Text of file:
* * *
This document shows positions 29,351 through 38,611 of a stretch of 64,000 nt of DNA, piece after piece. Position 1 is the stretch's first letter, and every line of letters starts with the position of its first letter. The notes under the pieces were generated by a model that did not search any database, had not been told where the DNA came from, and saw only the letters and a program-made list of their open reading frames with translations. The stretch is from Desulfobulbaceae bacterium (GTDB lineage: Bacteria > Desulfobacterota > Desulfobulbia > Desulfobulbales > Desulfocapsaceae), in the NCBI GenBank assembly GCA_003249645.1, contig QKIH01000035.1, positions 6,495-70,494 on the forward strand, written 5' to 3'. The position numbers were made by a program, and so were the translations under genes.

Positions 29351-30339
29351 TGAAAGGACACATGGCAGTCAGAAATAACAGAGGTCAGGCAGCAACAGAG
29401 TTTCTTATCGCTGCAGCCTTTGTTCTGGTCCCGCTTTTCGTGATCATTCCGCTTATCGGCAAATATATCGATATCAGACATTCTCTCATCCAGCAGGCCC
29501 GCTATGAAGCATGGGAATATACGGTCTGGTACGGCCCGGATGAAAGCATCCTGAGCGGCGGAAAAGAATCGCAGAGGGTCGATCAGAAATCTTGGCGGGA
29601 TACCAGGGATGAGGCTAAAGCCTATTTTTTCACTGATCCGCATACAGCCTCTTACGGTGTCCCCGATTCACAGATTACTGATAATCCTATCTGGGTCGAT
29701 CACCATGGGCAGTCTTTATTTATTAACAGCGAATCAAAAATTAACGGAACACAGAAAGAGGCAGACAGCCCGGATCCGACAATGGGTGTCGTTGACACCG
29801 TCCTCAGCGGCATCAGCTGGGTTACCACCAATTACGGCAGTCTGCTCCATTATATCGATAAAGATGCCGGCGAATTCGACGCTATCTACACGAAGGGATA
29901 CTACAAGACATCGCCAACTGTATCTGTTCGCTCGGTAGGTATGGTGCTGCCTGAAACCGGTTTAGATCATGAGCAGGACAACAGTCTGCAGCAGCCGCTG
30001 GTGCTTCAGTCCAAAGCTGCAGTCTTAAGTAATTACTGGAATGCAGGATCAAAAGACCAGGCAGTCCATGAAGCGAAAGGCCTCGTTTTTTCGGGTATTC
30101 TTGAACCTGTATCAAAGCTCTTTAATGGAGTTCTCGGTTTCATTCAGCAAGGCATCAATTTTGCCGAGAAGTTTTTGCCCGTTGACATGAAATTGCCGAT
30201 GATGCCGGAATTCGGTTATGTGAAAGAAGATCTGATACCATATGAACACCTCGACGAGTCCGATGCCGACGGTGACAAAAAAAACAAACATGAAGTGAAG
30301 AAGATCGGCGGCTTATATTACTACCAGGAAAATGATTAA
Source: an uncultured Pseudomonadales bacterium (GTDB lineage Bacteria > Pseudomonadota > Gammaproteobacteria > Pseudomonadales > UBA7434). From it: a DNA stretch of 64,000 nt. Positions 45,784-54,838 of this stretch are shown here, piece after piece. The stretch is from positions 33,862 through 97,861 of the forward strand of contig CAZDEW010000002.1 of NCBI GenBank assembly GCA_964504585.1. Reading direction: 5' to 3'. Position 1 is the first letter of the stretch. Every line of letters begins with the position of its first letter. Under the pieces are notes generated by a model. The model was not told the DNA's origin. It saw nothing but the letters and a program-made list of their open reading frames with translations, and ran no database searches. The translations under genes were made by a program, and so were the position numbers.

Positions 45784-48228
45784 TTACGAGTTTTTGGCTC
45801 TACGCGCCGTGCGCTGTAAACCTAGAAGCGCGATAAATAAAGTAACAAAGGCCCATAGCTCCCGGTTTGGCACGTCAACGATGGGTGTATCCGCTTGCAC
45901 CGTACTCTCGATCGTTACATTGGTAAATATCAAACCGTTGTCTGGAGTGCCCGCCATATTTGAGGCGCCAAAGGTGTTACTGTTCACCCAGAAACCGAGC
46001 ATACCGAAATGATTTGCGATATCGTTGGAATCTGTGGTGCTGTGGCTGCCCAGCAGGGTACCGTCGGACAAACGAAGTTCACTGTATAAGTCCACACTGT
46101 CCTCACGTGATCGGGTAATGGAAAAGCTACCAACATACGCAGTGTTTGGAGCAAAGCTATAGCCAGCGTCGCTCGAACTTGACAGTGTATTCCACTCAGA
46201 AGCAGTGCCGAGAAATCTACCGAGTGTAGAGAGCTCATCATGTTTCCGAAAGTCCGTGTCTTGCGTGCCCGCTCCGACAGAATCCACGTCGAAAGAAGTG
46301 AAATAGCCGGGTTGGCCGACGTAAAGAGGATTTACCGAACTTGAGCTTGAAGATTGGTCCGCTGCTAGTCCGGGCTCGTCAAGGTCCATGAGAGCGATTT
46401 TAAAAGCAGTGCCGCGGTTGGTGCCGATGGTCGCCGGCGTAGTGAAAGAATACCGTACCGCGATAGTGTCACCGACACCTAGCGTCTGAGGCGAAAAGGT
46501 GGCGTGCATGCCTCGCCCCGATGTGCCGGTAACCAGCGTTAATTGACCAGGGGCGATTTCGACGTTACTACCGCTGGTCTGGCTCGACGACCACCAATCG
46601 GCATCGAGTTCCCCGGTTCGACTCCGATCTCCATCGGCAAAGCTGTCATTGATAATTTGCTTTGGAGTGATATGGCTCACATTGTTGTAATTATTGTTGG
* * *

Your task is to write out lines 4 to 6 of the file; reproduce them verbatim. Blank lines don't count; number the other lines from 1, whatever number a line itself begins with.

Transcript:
29401 TTTCTTATCGCTGCAGCCTTTGTTCTGGTCCCGCTTTTCGTGATCATTCCGCTTATCGGCAAATATATCGATATCAGACATTCTCTCATCCAGCAGGCCC
29501 GCTATGAAGCATGGGAATATACGGTCTGGTACGGCCCGGATGAAAGCATCCTGAGCGGCGGAAAAGAATCGCAGAGGGTCGATCAGAAATCTTGGCGGGA
29601 TACCAGGGATGAGGCTAAAGCCTATTTTTTCACTGATCCGCATACAGCCTCTTACGGTGTCCCCGATTCACAGATTACTGATAATCCTATCTGGGTCGAT